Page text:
Japan readying for tactical offensive warfare?

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By Petty Officer 1st Class Daniel E. Smith, U.S. Navy [Public domain], via Wikimedia Commons

For the first time since World War II, Japan’s army is a unified fighting force, reported the Wall Street Journal today.

The move is said to be in preparation for potential attacks from enemies, and a response to rising threats from China in particular.

The report said a central command station for Japan’s Ground Self-Defense Force opened a military base just north of Tokyo.

The headquarters will control Japan’s five regional armies and a new amphibious brigade similar to the U.S. Marine Corps.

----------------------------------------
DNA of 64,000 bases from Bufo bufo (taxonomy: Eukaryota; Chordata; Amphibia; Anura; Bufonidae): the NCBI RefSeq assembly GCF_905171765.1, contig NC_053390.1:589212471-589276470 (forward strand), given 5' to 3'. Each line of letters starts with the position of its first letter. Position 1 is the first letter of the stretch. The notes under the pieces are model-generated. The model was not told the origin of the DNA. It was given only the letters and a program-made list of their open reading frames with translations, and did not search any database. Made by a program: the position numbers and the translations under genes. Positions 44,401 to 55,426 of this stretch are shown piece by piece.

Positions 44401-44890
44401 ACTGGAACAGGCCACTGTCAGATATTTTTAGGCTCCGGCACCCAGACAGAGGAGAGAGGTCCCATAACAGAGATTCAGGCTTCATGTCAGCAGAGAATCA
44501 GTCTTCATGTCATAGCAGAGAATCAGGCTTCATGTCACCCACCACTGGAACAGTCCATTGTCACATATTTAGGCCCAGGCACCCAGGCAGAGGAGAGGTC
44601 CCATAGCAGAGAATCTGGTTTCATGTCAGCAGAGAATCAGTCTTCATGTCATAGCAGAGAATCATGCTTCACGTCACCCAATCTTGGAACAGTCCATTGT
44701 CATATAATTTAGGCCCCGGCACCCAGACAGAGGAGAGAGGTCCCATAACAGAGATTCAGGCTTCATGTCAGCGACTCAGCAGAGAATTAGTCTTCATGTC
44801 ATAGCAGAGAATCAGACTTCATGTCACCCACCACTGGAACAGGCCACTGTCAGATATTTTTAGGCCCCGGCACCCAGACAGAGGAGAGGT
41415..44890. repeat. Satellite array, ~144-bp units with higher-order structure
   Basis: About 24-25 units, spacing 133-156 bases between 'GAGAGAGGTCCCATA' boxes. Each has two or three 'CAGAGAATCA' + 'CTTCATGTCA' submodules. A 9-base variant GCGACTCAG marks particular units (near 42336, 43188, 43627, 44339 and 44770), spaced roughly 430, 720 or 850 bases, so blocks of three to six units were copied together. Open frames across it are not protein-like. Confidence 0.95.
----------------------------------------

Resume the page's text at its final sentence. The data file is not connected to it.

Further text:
Defense News said the 2,100-strong amphibious brigade is drawn from the Japan Ground Self-Defense Force (JGSDF) Western Army’s infantry regiment stationed at Camp Ainoura in Sasebo, Nagasaki prefecture.

“It is tasked with retaking Japan’s southern islands, stretching southwest from Kyushu to Taiwan, in the event an adversary occupies the islands.” a statement said.

The Journal, however, said the organizational shake-up is among the biggest in Japan’s postwar military history.

The reorganisation is part of Japan’s response to rising threats such as China’s challenge to Japan’s southern islands.

However, the JGSDF is facing hurdles equipping its amphibious forces, said Defense News.

Production delays for 30 vehicles were caused by a fire at a BAE Systems subcontractor and a parts shortage.

The new Japan Ground Self-Defense Force central command will also eliminate the need for the U.S. military to deal with several local counterparts for operations in Japan, the Journal said.